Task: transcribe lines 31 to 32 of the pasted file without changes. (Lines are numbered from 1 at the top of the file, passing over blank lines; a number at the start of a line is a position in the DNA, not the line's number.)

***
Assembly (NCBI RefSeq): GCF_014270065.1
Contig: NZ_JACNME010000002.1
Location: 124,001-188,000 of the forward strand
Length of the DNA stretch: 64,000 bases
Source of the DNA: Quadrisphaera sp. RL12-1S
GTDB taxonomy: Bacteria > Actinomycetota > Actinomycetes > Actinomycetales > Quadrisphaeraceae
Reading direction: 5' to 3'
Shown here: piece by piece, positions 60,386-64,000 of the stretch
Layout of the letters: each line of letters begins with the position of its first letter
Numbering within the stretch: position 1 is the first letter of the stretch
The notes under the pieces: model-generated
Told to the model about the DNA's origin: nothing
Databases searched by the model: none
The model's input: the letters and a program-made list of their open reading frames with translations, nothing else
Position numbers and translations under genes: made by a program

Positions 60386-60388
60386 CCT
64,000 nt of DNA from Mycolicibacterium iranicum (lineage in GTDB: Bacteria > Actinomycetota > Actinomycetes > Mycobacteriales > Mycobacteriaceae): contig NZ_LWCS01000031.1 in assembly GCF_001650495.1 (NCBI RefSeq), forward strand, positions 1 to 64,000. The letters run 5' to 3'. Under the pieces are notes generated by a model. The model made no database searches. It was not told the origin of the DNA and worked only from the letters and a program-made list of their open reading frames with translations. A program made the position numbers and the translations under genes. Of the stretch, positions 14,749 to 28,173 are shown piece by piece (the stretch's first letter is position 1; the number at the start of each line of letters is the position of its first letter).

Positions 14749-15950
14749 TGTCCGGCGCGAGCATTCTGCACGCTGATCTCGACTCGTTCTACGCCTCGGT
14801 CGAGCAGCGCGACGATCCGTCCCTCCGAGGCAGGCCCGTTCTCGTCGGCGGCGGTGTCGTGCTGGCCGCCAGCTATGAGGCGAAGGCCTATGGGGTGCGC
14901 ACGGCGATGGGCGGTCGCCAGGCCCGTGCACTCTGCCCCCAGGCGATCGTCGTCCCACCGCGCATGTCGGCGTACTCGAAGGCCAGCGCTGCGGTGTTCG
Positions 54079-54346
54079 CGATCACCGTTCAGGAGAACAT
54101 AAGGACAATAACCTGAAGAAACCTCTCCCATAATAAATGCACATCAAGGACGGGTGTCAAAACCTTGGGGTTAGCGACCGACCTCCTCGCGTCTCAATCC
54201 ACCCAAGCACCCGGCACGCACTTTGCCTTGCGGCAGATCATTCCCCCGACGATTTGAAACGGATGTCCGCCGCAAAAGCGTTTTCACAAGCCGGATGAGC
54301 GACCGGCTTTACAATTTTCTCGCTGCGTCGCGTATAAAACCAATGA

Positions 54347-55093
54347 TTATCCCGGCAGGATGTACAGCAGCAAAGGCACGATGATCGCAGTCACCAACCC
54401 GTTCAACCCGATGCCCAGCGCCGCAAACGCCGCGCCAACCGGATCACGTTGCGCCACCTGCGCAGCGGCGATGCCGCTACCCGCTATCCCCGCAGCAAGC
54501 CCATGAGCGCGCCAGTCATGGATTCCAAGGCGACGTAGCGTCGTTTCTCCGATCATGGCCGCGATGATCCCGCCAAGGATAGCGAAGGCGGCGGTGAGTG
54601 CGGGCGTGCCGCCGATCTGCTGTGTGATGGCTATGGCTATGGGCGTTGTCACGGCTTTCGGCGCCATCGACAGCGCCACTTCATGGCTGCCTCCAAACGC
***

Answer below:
54501 CCATGAGCGCGCCAGTCATGGATTCCAAGGCGACGTAGCGTCGTTTCTCCGATCATGGCCGCGATGATCCCGCCAAGGATAGCGAAGGCGGCGGTGAGTG
54601 CGGGCGTGCCGCCGATCTGCTGTGTGATGGCTATGGCTATGGGCGTTGTCACGGCTTTCGGCGCCATCGACAGCGCCACTTCATGGCTGCCTCCAAACGC